MMA team provides a shot at redemption

Published 8:18 am Thursday, April 23, 2009

Brandon Abrego’s name has appeared in the newspaper before, though it’s often been for the wrong reasons.

In and out of detention centers since the age of 14, Abrego has found a new path through competing in Mixed Martial Arts fighting.

Abrego formed the Albert Lea Golden Fighters, an MMA team with 14 members, looking to move up the ranks of the MMA world. The team is a collection of 14 men who know each other through MMA events.

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For many the team has provided an opportunity to do right after years of making the wrong choices.

Abrego, 24, went to prison at age 20 for methamphetamine sales and prior convictions. Before all of that he was stealing cars, burglarizing homes and getting into fights throughout his teenage years.

He’s committed himself to making his most recent trip to prison his last.

“I was a hard learner all my life,” Abrego said. “Once I’ve learned my lesson, I’ve learned it pretty well.”

He’s been out of prison since August and has tried to adjust to a new life. He said the decision to reform his life wasn’t very difficult.

“In a way you come from a position of power to an average Joe,” Abrego said of his transformation. “But after you see all your friends go to prison for the rest of their lives it wasn’t too tough (to change).”

Abrego is hoping to lead others away from trouble because he’s experienced it.

“The people that come to my gym I can let them know because I’ve been there and done that,” Abrego said. “As long as it can help me, I can help others.”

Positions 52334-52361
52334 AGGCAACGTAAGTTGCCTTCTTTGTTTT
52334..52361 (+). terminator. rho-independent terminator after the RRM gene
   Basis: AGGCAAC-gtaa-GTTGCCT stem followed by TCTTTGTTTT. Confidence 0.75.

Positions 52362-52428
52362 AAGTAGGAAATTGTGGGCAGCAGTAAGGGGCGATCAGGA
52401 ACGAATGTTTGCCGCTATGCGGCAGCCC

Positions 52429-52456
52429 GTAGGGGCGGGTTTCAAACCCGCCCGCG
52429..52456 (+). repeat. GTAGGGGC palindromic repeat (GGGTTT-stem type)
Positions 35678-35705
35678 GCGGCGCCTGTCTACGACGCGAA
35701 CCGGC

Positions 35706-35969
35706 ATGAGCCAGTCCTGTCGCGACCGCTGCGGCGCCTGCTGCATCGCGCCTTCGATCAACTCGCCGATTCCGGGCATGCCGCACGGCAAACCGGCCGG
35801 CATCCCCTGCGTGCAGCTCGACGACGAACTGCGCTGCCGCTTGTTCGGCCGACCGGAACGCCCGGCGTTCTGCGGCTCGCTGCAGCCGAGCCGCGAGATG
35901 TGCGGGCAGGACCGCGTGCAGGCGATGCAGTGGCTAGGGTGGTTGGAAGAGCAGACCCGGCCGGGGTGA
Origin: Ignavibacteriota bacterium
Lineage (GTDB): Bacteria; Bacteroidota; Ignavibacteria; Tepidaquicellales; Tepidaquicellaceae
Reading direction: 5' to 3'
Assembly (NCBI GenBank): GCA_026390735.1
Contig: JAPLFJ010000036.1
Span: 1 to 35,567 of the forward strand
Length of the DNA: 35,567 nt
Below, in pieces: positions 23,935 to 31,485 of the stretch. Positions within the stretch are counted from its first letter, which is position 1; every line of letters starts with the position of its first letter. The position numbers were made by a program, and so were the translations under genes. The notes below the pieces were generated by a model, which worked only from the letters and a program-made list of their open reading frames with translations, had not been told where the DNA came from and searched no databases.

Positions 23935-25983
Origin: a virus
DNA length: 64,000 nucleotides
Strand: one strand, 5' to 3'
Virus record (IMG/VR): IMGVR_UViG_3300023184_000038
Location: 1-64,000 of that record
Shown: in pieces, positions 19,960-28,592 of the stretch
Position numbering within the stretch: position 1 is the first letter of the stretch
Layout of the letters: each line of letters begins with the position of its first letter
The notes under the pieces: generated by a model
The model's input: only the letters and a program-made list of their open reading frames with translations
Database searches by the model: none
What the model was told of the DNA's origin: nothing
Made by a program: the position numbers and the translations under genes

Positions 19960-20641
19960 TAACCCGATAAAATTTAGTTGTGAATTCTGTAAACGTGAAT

There were few job opportunities for Abrego, because of his criminal history. Following his release from prison in August he wasn’t able to get a job at McDonald’s. Through the help of a former parole officer he did catch on at Select Foods. He lasted there for a few months until he was introduced to MMA fighting.

Zach Coy had a troubled past as well. He was an angry kid prone to violence in a moment’s notice. He was diagnosed with ADHD and bipolar disorder.

Coy, 26, grew up in foster care since the age of 6 and bounced around juvenile detention facilities around the state. From Owatonna to Willmar to Bemijdi to New Ulm and even Sioux Falls, he moved for a number of years. Coy said he learned a lot in those facilities, like anger management, conflict resolution. He also learned how to box.

Coy and Abrego are fighting for another chance, fighting for an opportunity to reform, and fighting to help others.

Both have had plenty of other chances to turn their lives around, but both view MMA as their saving grace.

“I want kids to see this and think about their lives before they make the mistakes that me and Brandon made,” Coy said.

Now they are supporting themselves as full-time fighters and have formed a MMA team in Albert Lea.

MMA is a combination of a number of fighting disciplines, ranging from boxing to jiu-jitsu to wrestling to muay tai and kick boxing. Matches are either won by submission, knockout, technical knockout, or judges’ decision.